As unions and workers suffered defeats over the past few decades, so has labor journalism dwindled from a mainstay of major media outlets across Canada and the US to a relatively niche reporting interest. The past few years, however, have seen a still small but noticeable resurgence of labor reporting. Large media outlets, both print and online, have once again started to hire journalists looking at workers’ issues and reporting from the perspective of workers. At the same time, independent media have continued to do the same and some have gained in readership and size. The staff at some new media outlets, most recently Gawker and Salon, have even unionized themselves. This week’s podcast looks at the state of labor journalism, trying to get a sense of the current rekindling.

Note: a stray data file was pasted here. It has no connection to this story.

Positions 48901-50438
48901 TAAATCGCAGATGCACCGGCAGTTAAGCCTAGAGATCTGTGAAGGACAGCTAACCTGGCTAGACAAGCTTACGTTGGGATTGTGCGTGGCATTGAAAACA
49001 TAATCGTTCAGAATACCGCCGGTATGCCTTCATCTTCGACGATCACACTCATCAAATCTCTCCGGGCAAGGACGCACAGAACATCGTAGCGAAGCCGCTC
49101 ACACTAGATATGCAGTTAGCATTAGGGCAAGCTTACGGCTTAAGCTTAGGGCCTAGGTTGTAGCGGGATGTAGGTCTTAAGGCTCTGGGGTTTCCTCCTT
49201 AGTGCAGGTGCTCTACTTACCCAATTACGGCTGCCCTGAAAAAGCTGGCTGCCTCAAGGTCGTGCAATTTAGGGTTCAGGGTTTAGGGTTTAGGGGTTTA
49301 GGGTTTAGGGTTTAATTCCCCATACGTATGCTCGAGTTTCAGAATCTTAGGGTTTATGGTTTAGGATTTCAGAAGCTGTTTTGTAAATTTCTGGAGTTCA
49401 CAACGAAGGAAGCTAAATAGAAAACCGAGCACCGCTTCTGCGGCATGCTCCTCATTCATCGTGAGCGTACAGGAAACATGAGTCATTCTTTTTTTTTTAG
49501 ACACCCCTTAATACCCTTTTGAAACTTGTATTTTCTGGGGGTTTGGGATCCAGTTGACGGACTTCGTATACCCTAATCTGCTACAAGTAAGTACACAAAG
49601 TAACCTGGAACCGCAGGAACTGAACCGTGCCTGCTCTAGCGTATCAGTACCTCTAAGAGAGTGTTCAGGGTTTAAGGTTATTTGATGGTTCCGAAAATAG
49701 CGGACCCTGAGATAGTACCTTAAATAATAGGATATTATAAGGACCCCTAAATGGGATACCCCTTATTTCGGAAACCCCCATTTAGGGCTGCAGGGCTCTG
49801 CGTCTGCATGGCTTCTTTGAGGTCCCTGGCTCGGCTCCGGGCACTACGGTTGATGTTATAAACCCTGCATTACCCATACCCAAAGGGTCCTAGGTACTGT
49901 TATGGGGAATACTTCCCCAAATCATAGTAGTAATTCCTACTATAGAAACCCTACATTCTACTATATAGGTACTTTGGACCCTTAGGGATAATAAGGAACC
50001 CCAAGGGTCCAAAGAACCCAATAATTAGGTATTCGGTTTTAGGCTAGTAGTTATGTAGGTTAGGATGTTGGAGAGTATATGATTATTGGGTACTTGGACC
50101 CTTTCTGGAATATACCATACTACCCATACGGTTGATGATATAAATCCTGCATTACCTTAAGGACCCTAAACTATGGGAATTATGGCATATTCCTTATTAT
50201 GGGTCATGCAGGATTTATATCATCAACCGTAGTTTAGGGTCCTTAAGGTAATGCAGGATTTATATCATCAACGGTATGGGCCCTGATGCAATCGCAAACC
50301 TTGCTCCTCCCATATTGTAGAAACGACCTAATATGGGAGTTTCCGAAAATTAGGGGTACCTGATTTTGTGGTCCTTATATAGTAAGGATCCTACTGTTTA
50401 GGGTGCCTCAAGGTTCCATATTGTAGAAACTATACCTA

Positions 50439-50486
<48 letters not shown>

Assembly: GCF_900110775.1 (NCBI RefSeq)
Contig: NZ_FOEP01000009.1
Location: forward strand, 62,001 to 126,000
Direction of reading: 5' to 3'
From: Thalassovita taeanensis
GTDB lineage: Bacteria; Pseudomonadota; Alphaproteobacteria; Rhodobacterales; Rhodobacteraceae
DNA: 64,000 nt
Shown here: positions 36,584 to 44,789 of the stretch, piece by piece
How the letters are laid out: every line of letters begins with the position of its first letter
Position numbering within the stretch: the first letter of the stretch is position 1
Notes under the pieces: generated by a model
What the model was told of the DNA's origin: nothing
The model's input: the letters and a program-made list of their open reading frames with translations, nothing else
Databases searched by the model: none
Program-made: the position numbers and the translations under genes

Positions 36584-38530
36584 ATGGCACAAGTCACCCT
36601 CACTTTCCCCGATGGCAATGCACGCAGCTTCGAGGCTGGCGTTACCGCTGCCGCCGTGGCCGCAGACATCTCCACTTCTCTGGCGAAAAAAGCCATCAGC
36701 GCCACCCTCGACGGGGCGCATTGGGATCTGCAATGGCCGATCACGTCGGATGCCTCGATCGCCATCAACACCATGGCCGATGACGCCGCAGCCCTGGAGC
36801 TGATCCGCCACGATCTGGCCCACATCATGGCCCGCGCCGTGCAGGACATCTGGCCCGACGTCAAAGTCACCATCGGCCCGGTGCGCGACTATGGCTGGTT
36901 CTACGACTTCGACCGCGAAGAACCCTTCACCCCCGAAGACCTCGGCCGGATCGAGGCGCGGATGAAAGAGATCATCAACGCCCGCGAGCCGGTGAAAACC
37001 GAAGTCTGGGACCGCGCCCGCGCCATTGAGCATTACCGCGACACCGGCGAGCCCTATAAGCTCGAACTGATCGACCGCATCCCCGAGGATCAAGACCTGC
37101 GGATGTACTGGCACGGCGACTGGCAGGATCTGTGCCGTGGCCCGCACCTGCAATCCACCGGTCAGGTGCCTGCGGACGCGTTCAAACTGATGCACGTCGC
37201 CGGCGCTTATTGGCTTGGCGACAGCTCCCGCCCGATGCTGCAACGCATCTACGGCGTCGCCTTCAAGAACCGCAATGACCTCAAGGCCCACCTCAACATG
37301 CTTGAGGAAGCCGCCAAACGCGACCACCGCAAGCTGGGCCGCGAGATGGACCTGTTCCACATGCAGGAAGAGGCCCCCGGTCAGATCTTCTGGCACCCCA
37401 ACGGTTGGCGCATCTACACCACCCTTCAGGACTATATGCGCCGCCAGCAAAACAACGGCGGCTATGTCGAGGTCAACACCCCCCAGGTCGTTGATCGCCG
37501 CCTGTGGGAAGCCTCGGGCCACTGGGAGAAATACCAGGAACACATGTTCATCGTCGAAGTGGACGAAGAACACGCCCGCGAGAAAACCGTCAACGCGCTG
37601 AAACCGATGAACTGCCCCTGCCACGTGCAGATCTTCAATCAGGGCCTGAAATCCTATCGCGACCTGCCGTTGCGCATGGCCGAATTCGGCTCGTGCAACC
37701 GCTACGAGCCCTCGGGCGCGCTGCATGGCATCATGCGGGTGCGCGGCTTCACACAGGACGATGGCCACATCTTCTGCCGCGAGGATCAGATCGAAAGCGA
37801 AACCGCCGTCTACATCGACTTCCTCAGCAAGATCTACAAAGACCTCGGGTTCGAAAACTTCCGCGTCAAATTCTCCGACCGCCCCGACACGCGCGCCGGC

It’s a big podcast, too, with four guests. First up, I talk to Sarah Jaffe, prolific freelancer who covers labor issues from a grassroots perspective. Sarah writes for The Nation, the Guardian, In These Times and many other venues; she is also co-host, with Michelle Chen, of the excellent Belaboured podcast. Next, I speak with Lydia de Pillis, labor reporter at the Washington Post, one of the crop of reporters rebooting the labor beat at major media. My third guest from the US is Mike Elk, labor reporter for the online magazine Politico. Mike is a former organizer and has long roots in the labor movement. My final conversation is with Sam Ponting, one of the editors of RankAndFile.ca, Canada’s new independent source for labor news and commentary. Sam provides some perspective on the situation of labor media in Canada and how worker-focused media can make a difference in labour campaigns.